BPInsights: June 21, 2019


Momentum Building for Legislation to End Anonymous Shell Companies 

Robust and bipartisan support to end anonymous shell companies characterized a June 20th Senate Banking, Housing and Urban Affairs Committee hearing, with BPI President and CEO Greg Baer testifying in support of legislative efforts requiring business owners to provide their name, date of birth, address, and driver’s license or passport number when forming a company. The hearing followed the announcement of bipartisan legislation (“Improving Laundering Laws and Increasing Comprehensive Information Tracking of Criminal Activity in Shell Holdings Act” – ILLICIT CASH Act) circulated by Senators Mark Warner (D-VA), Tom Cotton (R-AR), Doug Jones (D-AL), and Mike Rounds (R-SD) to end anonymous shell companies and modernize anti-money laundering laws. The Senators echoed their announcement with an op-ed on CNBC, noting their legislation “would modernize our antiquated money-laundering laws and ensure that public and private sector resources are used where they matter most.” The Senate action came after a June 12th House Financial Services Committee bipartisan vote of 46-16 on legislation to end anonymous shell companies.

According to a BPI sponsored survey, conducted by Morning Consult, reform is broadly supported by small business owners. Of small business owners with an opinion, 75% said that they support providing their personal information when forming a company, and two-thirds believe that a requirement to provide personal information would not be burdensome.

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5 Stories Driving the Week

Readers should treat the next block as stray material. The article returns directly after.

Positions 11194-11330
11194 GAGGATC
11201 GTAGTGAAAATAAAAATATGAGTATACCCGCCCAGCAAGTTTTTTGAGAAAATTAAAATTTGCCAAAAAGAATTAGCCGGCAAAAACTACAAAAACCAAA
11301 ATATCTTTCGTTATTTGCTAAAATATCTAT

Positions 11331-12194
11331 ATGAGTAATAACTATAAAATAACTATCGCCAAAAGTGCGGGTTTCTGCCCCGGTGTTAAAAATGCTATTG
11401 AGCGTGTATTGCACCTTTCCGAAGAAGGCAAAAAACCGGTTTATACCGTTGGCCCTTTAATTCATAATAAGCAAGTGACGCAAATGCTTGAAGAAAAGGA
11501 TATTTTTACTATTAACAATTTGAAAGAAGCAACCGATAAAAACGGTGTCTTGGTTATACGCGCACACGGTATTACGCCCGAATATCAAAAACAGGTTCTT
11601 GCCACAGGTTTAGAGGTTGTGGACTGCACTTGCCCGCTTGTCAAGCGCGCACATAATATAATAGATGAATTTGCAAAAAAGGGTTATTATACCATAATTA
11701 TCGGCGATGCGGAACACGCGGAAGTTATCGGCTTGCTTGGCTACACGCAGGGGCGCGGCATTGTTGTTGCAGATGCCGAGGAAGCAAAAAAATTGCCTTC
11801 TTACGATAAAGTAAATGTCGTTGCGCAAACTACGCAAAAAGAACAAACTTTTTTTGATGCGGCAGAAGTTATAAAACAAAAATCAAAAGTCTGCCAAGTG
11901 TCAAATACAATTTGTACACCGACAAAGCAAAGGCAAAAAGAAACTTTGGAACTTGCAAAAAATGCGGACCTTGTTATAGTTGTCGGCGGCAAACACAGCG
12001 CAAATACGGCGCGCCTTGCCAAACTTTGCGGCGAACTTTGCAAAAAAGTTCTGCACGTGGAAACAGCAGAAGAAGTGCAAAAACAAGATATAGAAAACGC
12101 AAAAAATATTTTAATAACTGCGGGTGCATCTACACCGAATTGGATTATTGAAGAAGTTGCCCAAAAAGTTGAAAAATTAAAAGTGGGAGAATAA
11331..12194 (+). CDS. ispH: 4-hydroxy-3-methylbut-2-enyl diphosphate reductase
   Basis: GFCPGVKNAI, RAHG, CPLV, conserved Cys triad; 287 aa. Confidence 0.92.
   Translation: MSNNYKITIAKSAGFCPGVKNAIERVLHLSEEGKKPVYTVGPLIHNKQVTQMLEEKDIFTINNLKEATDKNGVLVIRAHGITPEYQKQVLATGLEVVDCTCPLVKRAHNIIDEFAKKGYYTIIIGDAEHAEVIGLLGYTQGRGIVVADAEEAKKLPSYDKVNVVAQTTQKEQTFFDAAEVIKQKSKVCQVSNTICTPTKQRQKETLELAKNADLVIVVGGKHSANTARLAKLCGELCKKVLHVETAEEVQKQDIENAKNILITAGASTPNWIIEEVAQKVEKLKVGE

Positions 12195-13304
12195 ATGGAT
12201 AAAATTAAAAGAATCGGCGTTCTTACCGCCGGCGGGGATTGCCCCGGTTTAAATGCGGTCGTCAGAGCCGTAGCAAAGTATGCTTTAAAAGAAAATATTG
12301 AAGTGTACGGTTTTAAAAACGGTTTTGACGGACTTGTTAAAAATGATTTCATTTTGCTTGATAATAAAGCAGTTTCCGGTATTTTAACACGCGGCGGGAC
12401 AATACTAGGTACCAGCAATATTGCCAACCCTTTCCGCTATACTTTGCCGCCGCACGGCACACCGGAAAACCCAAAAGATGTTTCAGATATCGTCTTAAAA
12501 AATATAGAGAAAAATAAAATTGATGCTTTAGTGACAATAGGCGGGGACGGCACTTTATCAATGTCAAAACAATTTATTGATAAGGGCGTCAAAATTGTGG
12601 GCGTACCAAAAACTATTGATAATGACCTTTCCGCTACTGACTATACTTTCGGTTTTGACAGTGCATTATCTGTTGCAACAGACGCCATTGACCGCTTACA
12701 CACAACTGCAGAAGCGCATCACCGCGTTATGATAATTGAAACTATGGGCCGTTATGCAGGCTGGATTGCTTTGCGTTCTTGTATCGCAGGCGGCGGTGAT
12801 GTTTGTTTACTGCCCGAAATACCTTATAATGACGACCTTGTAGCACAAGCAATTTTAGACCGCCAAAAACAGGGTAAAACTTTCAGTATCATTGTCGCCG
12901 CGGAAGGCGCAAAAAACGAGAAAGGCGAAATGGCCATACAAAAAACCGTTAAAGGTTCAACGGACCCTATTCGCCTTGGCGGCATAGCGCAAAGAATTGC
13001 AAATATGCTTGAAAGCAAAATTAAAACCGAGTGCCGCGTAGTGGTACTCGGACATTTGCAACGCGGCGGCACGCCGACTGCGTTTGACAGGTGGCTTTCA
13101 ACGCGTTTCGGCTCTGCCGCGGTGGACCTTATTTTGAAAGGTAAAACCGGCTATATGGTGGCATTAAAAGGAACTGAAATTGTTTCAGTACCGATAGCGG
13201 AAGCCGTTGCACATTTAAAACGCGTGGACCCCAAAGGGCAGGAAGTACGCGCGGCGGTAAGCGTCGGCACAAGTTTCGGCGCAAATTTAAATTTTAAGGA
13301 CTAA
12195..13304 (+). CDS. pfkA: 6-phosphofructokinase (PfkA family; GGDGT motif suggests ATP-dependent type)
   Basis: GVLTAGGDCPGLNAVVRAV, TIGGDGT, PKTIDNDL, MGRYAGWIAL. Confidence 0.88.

1. Federal Reserve to Release Stress Test Results 

The Federal Reserve will release the results for the supervisory stress tests conducted as part of the Dodd Frank Act today, and on June 27, it will release the results for the Comprehensive Capital Analysis Review. As a reminder, BPI previously published a blog showing that the Federal Reserve’s stress test scenario is much more severe than the 2007-2009 financial crisis. In advance, BPI Chief Economist Bill Nelson and Head of Research Francisco Covas sat down for a video to discuss what’s changed in the 2019 stress test and what to expect. Early next week, Covas will release analysis of the Dodd Frank Act stress tests (DFAST) and what it could mean for the CCAR results.


2. BPI Submits Comment Letter on OCC Innovation Pilot Program Proposal

On June 14, BPI submitted a comment letter to the Office of the Comptroller’s (OCC) Office of Innovation on its proposed Innovation Pilot Program. The letter urges the OCC to re-examine the proposed Pilot, arguing that the program, while a welcome step toward the OCC’s goal of recalibrating the regulatory approach to innovation, only partially addresses the barriers to innovation facing banks today. The letter offers several recommendations to support the OCC’s objectives, including clarifying that banks are not expected to receive OCC approval prior to developing a new product, process or service; refining the scope of the Pilot Program to multi-bank projects or other cases raising novel interpretive issues; and treating the Pilot Program as a “safe zone,” allowing banks to innovate in good faith without facing supervisory action.


3. Lawmakers Call for Hearings on Facebook Cryptocurrency Plans

The Consumer Financial Protection Bureau announced it will host its first in a series of symposia on June 25 focused on defining what constitutes an “abusive” standard for financial services companies. One panel will discuss policy issues related to the abusive standard and another on how the abusive standard has been used in practice.


4. Fed Releases Proposal for Governing Disclosure of Confidential Supervisory Information